Two notable bloggers (Inc. and The Frugal Entrepreneur) took up the subject of “disgruntled customers” last week. Since I have been interviewed twice in the past year on the very same topic, I thought why not comment on my own company blog? Both posts offer important insights, but the overall advice is largely reactive. The personal suggestions made below are, for the most part, proactive and meant to cut disaster “off at the pass.”
First rule of thumb is to accept the fact that “no” is not a dirty word. When someone is asking for goods and services that are beyond a company’s means to deliver, the account executive should say so. (Of course, this requires a realistic assessment of the company’s core competencies by the executive team in conjunction with its managers.) Secondly, there are some clients that can’t be satisfied, period. With practice, spotting trouble before it happens is very doable. Bottom line, stay alert to the warning signs*, and when in serious doubt, bow out gracefully. This is not to say, however, that a company shouldn’t be ready to “go the extra mile” when asked–it should just assess the race before entering it.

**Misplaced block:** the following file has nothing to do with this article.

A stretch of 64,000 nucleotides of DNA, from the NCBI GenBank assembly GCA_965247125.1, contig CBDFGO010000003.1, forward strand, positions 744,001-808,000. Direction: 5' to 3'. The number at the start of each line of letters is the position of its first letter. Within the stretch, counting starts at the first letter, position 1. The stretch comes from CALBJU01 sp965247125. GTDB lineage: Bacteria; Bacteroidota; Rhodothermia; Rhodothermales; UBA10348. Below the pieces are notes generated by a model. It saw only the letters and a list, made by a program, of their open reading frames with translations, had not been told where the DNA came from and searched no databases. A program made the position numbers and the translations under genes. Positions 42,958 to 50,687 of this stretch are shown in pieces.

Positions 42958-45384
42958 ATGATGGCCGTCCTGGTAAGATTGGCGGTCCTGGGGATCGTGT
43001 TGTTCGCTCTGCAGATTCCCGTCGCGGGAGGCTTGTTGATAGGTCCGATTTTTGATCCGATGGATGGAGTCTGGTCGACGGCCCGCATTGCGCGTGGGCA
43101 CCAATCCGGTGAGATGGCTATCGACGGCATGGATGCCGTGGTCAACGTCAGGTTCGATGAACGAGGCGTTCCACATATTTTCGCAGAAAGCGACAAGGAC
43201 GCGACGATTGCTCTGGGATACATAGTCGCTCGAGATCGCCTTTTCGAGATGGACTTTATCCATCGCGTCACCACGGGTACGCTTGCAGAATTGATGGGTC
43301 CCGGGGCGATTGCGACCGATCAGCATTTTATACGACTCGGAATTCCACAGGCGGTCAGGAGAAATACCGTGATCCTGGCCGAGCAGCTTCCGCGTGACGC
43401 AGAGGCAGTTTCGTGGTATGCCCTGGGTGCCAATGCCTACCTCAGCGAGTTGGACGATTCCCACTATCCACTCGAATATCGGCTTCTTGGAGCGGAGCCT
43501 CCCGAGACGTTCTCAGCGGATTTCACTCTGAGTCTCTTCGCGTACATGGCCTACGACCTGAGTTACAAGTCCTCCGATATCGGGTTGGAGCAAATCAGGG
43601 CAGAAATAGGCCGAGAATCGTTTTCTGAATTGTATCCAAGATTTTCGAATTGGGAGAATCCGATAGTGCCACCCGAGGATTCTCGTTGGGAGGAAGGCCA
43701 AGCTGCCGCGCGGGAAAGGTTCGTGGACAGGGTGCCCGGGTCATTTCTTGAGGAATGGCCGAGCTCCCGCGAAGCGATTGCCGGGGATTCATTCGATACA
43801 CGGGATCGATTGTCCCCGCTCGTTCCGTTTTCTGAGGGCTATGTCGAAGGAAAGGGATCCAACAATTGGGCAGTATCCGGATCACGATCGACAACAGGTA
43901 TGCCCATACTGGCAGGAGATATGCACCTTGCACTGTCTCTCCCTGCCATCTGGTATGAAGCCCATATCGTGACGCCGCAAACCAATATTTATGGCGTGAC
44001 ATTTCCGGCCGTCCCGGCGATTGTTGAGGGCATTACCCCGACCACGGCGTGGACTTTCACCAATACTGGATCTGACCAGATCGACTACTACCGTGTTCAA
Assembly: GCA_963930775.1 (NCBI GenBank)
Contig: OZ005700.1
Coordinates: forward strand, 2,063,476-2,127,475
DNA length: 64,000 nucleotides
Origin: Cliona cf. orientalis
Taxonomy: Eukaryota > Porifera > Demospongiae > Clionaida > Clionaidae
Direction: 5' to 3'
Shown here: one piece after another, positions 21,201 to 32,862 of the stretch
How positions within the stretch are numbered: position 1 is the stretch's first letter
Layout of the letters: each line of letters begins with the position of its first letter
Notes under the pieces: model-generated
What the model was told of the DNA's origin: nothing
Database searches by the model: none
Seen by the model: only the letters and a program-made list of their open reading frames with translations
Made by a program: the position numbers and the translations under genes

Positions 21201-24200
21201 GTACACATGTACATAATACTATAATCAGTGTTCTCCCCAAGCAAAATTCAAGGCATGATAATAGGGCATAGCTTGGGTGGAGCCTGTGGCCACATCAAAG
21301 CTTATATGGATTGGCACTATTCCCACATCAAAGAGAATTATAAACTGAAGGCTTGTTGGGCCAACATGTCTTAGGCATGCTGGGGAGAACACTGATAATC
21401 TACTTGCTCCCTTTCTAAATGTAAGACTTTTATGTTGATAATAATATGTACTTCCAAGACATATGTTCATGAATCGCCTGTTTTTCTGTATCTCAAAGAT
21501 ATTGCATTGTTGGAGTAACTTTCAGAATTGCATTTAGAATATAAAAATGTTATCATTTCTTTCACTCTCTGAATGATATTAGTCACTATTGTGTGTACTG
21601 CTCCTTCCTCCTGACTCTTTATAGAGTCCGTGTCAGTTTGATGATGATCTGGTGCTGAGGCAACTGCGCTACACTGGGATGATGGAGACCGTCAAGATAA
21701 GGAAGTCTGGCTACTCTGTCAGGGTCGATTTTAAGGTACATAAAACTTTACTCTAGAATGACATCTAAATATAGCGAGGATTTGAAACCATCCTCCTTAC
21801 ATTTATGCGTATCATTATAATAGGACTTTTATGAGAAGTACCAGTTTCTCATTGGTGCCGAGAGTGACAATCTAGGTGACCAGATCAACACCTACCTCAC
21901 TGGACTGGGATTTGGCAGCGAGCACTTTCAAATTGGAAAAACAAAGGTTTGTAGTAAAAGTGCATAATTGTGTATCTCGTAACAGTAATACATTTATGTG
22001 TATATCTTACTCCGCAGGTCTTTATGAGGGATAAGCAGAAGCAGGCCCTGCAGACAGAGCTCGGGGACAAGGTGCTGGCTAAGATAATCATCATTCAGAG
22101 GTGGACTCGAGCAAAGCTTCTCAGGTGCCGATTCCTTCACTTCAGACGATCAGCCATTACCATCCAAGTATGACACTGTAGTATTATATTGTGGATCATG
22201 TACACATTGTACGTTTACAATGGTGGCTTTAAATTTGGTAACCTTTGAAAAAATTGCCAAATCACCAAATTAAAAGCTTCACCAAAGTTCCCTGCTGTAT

• Rounds and rounds of suggestions without a commitment
• Unrealistic expectations on price and turnaround times
• Unwillingness to pay hard costs when applicable
• General uncertainty regarding what is needed or wanted
• Lack of a budget